From the capital city of Washington, we have the Fleetwoods who continue the 1950’s tradition of successful and melodic Doo Wop groups that reached the top of the charts.
While the Fleetwoods did go to the top of the charts twice, and they are both songs that I know well, for whatever reason until I started writing this anthology, I couldn’t tell you that those tunes were sung by the Fleetwoods, and I tried to think of why that was.
Maybe because when I hear the word Fleetwood and music I automatically think of Fleetwood Mac? Is it because they really didn’t have much of a stage presence and looked about more vanilla than actual vanilla? Is it because I really do drink too much Jack Daniels and my memory isn’t quite what it used to be? Either way, the Fleetwoods had a solid grasp on ballad driven Doo Wop, and for a brief time were amongst the best at it.
The group began as just a duet of high school classmates, Gretchen Christopher and Barbara Ellis who would later add fellow classmate, Gary Troxell and his trumpet, though that brass instrument would be short lived after they heard his singing skills from a piece he wrote. It was a great move and the trio would score gigs in Olympia gaining the attention of a man named Bob Reisdorf who ran a small Seattle based label named Dolphin Records.
With a song that they wrote, “Come Softly To Me”, the Fleetwoods had a hit right out of the gate. With the exception of the backing music added, the biggest change from the original was slightly altering the original name as it was originally titled “Come Softly”. Reisdorf changed the title fearing that the song’s title may be a little to sexually suggestive, though by looking at the milquetoast Fleetwoods they probably could have gotten away with it.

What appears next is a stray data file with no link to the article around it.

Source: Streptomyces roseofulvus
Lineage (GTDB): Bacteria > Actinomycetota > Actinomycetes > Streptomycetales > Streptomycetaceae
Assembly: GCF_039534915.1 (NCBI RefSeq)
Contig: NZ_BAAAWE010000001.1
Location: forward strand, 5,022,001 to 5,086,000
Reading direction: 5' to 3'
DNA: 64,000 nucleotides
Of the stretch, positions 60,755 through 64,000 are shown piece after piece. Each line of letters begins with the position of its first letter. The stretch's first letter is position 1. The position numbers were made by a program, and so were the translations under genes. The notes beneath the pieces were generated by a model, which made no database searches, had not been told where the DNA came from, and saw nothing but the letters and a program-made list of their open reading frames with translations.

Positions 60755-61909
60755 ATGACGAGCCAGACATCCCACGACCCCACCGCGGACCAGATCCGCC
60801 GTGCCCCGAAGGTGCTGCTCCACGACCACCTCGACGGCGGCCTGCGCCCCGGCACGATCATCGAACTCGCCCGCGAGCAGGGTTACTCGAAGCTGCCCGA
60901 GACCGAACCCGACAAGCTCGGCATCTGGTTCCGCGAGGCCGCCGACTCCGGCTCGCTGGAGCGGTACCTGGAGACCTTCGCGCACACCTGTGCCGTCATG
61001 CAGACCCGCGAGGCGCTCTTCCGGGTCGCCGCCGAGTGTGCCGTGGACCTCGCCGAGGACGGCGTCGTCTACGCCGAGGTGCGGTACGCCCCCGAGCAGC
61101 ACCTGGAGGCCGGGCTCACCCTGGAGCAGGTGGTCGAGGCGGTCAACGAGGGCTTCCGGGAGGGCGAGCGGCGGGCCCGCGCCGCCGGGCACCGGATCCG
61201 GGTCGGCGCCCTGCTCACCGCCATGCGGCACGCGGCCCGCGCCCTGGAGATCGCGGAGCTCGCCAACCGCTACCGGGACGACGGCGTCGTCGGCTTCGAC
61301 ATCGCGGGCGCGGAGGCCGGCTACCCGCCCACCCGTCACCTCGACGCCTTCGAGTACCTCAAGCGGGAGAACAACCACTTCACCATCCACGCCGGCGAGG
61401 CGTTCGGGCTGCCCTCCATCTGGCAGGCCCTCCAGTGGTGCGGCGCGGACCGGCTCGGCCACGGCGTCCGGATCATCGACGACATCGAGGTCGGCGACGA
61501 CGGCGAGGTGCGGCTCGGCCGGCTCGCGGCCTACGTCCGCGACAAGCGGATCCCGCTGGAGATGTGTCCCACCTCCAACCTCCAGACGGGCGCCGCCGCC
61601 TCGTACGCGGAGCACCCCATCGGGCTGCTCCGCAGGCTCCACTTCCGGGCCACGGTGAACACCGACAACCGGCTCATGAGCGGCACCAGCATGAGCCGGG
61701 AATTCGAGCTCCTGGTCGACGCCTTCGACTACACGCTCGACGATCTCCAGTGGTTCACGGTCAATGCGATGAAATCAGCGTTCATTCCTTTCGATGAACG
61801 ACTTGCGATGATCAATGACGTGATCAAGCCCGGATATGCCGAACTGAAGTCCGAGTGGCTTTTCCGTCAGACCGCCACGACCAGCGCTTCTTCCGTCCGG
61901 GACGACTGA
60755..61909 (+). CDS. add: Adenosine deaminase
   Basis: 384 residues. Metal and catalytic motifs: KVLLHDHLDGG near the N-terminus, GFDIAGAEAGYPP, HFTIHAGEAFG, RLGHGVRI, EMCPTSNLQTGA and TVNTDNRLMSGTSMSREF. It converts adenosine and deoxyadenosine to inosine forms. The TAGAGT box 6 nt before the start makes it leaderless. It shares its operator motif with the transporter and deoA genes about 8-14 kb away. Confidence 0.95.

The soft-spoken song was sweet and simple and one of those songs that even those who were into harder styles of Rock or the Blues wouldn’t necessarily turn off when it played on the radio, as it wasn’t in your face with schmaltz, but it wasn’t exactly elevator music either. The Fleetwoods were a group that couldn’t exist much longer than the late 50’s and early 60’s, but in this era of number one songs have a lot of groups like them that could fly under the radar yet somehow be on it at the same time.
Other Notable Songs that charted but did not go to number one in this time period: April 13, 1959 – May 10, 1959.
4/13/59: Since I Don’t Have You by The Skyliners went to #12, however reached #3 on the R&B Chart.
4/27/59: (Now and Then There’s) A Fool Such as I by Elvis Presley hit #2.
5/4/59: That’s Why (I Love You So) by Jackie Wilson charted at #13 but did go to #2 on the R&B.
5/4/59: Almost Grown by Chuck Berry made it to #32 and hit #3 on the R&B Chart.
 I admit it…I had a Beavis and Butthead moment when I learned that.